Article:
HOME DISTILLING expert, John Zapper, took time out over the past week or so, to try out Global Flavors’ flaghsip yeast, Global Express, and provides us with his results.
First, Zapper quotes what we say about the yeast: “… developed to produce high levels of superior alcohol without the production of unwanted and hazardous by-products.
“A clean yeast especially bred for sugar washes with a 5+ day fermentation period.”
Zapper then outlined his complete process, with photos and comments.
The Zapper Global Express Yeast Review
As a rule, I’m not very kind to products I review. It ether works as described or it doesn’t.
From past experiences I have not been a big fan of pre-packaged yeast blends. I have found them smelly while fermenting with that odor and taste usually carrying over into the final spirit. Lawn mower fuel at best.
However Global Express Fast & Clean Yeast is NOT a turbo yeast.
I’m always up to giving a new product a try. So let’s get it underway…
The Instructions on the package are reasonably simple, so not to complicate the process.
I followed them reasonably closely.
Add to 25 Liters of water with 6Kg sugar. (I would add to this a yeast casting water temperature of between 29°C to 32°C with a fermentation temp between 24°C and 28°C)
All up, I think even a first timer would find it hard to get this recipe wrong.
- Put 6 Kg of sugar into a metal bucket (I used stainless steel)
- Add 2 liters boiling water and stir until reasonably dissolved.
- Tip the sugar water mixture into a suitable 30ltr fermenting tub and wash out the bucket with cold filtered water and add to tub.
- Fill the tub to the 22 liter mark and check the temperature.
- Add more boiling or cold water to the 25 litre mark to set the temp between 29°C and 32°C.
- Open the yeast pack and stir the contents into the sugar water.
- Pop the lid onto the fermenter tub… and wait for the action.
Global Express Fast & Clean Distillers Yeast Road Test
Day 0: The Global Express yeast fermentation is on the way with a Bubbler action started within the first hour (might need a tad longer in colder weather)
Day 1: The bubbler is a gentle but consistent action of 1 bubble per second with no sign of hyper fermentation. Temperature is self sustaining at 30°C. There is a very light smell of rising bread dough in the air but not intrusive at all.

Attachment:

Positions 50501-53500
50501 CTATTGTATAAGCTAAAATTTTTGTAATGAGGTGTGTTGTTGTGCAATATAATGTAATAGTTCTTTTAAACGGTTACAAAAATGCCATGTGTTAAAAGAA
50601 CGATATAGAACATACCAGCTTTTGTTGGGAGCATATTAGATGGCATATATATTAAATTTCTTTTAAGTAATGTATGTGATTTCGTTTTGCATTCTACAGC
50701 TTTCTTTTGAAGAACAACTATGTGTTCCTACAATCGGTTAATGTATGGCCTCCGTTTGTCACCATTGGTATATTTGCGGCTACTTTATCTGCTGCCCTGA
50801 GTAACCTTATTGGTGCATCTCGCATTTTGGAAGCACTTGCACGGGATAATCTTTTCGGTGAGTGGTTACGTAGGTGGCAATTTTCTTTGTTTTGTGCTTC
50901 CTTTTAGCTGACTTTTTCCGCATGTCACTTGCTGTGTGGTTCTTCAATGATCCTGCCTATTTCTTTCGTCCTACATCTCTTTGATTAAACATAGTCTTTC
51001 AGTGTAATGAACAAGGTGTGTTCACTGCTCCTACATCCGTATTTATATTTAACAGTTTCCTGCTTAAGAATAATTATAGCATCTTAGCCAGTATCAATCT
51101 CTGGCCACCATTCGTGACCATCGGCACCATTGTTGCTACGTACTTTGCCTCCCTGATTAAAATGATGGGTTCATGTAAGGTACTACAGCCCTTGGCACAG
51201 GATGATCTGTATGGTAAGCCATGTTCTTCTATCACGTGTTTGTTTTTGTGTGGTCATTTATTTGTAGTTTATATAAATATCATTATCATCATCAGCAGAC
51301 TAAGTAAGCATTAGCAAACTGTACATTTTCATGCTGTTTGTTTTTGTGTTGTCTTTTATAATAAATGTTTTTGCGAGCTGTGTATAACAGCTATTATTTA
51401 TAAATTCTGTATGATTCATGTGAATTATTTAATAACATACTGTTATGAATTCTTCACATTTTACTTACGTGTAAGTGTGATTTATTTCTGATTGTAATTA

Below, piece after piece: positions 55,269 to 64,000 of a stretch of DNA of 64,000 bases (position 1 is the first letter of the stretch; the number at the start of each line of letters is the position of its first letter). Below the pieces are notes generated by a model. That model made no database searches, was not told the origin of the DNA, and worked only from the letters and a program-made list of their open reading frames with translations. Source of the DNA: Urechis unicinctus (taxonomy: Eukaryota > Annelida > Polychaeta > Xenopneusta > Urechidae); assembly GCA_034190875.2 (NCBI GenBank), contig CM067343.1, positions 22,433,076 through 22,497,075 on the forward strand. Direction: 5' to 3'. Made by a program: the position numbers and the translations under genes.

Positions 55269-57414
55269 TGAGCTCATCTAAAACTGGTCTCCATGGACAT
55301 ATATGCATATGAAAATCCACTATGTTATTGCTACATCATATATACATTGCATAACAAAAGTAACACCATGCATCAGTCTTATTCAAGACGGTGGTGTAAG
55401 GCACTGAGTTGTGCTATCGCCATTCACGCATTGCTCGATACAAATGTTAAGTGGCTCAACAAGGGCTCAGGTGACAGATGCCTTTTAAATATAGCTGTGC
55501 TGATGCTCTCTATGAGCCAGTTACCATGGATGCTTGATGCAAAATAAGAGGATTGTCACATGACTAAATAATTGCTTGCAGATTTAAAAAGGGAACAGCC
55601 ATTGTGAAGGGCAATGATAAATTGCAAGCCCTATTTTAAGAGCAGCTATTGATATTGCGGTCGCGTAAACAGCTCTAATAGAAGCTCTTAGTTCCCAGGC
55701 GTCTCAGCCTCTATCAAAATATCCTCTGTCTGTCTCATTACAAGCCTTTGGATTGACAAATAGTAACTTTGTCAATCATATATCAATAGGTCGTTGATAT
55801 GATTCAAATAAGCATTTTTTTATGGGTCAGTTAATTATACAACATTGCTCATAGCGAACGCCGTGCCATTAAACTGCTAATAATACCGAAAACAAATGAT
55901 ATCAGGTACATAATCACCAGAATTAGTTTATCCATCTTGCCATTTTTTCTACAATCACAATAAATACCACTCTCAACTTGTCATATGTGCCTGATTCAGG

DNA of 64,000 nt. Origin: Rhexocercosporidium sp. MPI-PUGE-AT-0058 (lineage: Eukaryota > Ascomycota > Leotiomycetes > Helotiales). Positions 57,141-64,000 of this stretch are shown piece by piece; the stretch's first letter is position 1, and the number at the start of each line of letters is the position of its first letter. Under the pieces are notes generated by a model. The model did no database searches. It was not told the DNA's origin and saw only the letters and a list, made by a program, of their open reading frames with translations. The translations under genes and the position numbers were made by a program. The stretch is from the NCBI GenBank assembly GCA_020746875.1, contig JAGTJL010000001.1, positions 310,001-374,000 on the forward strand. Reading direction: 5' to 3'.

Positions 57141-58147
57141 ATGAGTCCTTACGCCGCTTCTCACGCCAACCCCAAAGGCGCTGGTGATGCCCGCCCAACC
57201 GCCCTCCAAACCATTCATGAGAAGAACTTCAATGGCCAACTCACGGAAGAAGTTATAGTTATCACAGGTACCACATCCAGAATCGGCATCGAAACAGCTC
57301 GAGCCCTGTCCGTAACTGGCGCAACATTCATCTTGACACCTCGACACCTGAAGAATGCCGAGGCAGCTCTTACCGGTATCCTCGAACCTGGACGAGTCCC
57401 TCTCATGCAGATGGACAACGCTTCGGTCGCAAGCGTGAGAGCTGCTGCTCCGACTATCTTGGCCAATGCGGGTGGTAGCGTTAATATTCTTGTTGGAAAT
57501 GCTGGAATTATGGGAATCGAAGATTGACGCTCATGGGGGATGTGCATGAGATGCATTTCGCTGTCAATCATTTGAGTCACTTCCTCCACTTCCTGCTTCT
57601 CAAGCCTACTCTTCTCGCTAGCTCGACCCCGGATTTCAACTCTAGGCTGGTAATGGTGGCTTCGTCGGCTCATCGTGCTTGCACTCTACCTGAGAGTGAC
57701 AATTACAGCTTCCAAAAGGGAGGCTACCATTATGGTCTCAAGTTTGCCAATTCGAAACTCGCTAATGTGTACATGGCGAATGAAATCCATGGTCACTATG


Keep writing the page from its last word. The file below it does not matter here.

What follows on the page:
Day 2: The bubbler is still constant at 1 bubble per second. Temperature has dropped to 28°C, however it could be because of the cooler day. No heating is necessary as yet. The very light smell of bread dough rising has given way to the slightest sweet fruity smell that is only detectable with your nose right on the bubbler.
Day 3: Bubbler has slowed to 1 bubble every 2 seconds. Temperature has dropped to 27°C, and is now supported by intermittent heating by the thermostat. The very faint fruity smell continues however is only detectable with your nose directly on the bubbler.
Day 4: The bubbler has slowed to 1 bubble every 5 seconds. Temperature supported at 27°C by intermittent heating using the thermostat. Still only a faint fruity smell with your nose on the bubbler.
Day 5: More of the same really, the bubbler has slowed to 1 bubble every 10 seconds. Temperature still supported at 27° by intermittent heating by the thermostat. Still only a faint fruity smell with your nose on the bubbler.
Day 6: The bubbler has slowed to 1 bubble every 30 seconds. I screwed the top off the tub and gave it a good stir up, to degas the wash. I then tested the Gravity at 990. I racked it off and gave it a day or 2 to clear from stirring it up. Then it will be ready to distill.
(I can’t get over the total lack of smell of this wash.)
NEXT TIME: Distilling the Wash
Until next time… Happy Distilling!